Maine’s racial disparities laid bare by COVID-19

COVID-19 does not discriminate. Anyone exposed to the coronavirus can get sick, regardless of their race, ZIP code, or family income. Nevertheless, new data from the Maine CDC shows that Black Mainers are nearly four times more likely to get COVID-19 than white Mainers.

While there is likely no single, definitive cause for this disparity, it is clear that a system of underlying economic inequality and racial injustice is making the pandemic a more severe crisis for people of color.

In states and cities across the country where data can be broken down by race, a clear pattern is emerging: The pandemic is hurting Black Americans more than whites. Nationally, Black Americans are more likely to get COVID-19, to be hospitalized for their illness, and even to die. Other racial minorities, such as Latinx Americans, have also been contracting the virus at higher rates, and dying more often.

The newly released statistics from the Maine CDC are the first indicator of the spread of COVID-19 among Mainers of color.

In proportion to the statewide population, Black Mainers are 3.7 times more likely to have tested positive for the disease than white Mainers, as of case data released on April 19. Mainers who identify as Hispanic tested positive at twice the rate of non-Hispanic Mainers, while Mainers from Asian and Pacific Islander backgrounds also had a positive test rate higher than the white population.

UPDATE: The Maine CDC is continuing to provide weekly estimates of confirmed cases of COVID-19 by race and ethnicity. As of May 27, the rate of infection compared to white Mainers was 18 times higher for Black Mainers than whites, and nearly twice as high for Asian and Pacific Islander Mainers.  The rate for Latinx Mainers was 2.7 times as high as the rate for non-Hispanic Mainers.

Data from elsewhere in the country shows that Black people are affected by coronavirus at higher rates in urban and rural communities alike. For example, while cities have reported exceptionally high disparities between white and Black hospitalization and death rates, statewide figures also show a harsher impact on communities of color.

A host of pre-existing inequalities are likely coming together to make Coronavirus more deadly for people of color. A legacy of discriminatory public policies have saddled people of color with underlying health conditions that exacerbate the harm from the coronavirus. For example, housing policies that concentrate families of color in areas with more air pollution have led to higher rates of asthma and lung disease.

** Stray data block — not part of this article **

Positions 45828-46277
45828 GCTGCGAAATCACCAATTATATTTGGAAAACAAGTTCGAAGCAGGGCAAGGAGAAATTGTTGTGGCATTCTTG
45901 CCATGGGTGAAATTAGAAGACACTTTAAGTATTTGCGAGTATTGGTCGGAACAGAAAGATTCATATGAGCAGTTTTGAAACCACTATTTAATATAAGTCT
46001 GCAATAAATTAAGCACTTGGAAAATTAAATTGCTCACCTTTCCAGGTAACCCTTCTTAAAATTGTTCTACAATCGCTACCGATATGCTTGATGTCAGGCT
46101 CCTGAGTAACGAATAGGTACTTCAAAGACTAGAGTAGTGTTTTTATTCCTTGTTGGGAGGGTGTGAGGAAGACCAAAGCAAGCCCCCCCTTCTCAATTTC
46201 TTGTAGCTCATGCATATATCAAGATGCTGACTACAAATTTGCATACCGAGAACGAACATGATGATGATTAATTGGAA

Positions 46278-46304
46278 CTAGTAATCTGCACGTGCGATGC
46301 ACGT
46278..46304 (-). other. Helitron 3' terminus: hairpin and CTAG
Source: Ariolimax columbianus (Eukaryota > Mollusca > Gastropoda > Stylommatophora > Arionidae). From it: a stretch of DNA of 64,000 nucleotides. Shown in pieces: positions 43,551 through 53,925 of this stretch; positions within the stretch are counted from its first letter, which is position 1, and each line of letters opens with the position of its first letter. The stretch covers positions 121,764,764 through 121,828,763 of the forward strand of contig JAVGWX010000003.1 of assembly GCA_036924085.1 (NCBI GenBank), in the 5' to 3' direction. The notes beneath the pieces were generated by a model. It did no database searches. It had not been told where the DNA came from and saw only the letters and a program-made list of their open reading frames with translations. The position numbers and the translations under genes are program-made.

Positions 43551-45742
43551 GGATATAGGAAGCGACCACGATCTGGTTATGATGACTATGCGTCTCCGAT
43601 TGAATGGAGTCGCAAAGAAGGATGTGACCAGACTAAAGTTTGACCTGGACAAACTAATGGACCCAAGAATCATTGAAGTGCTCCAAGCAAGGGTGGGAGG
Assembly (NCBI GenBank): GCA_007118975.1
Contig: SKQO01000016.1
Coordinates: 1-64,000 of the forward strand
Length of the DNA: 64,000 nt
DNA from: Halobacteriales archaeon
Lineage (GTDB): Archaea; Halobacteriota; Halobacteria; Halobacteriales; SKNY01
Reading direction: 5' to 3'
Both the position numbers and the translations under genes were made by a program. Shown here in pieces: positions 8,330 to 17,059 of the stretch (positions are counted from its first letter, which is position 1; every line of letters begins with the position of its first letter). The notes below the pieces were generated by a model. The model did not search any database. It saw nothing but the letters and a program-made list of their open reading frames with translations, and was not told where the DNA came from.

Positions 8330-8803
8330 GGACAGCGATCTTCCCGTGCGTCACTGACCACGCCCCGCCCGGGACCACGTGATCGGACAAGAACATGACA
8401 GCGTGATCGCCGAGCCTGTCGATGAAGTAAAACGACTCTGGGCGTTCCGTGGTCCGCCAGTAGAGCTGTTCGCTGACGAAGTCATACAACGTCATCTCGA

Racial disparities in the workforce are also undoubtedly increasing the likelihood that people of color will come into contact with the coronavirus. People of color and foreign-born workers in Maine are overrepresented in frontline industries such as groceries, health care, warehouses, and building cleaning and maintenance. In Maine, nearly one in five Black workers are employed at residential nursing homes,1 which account for a nearly a fifth of all reported COVID-19 cases.

To reduce the disparities that make this crisis far more deadly for people of color, we should ensure that frontline workers have adequate personal protective equipment and receive additional pay for the work they are doing. Those steps will reduce the likelihood of transmission and make it easier to afford health care.

Because our economy has left people of color more at risk to the virus, officials should also adopt public health measures specific to the Black and Latinx Mainers — in partnership with organizations led by people of color — including testing and triage centers in the places where those communities live.

To successfully end the epidemic and protect all Mainers, we must do more to mitigate the unique threat the virus poses to people of color. Disparities in our economic and health care systems are affecting the course of the pandemic. Addressing those disparities at their root with public policy can help ensure that all Mainers have an equal shot of recovery if they get sick.


1 MECEP analysis of US Census Bureau, American Community Survey, 2014-2018 microdata using the Integrated Public Use Microdata System (IPUMS). Statistics for respondents with industry code 8290 (“residential care facilities, except skilled nursing facilities”).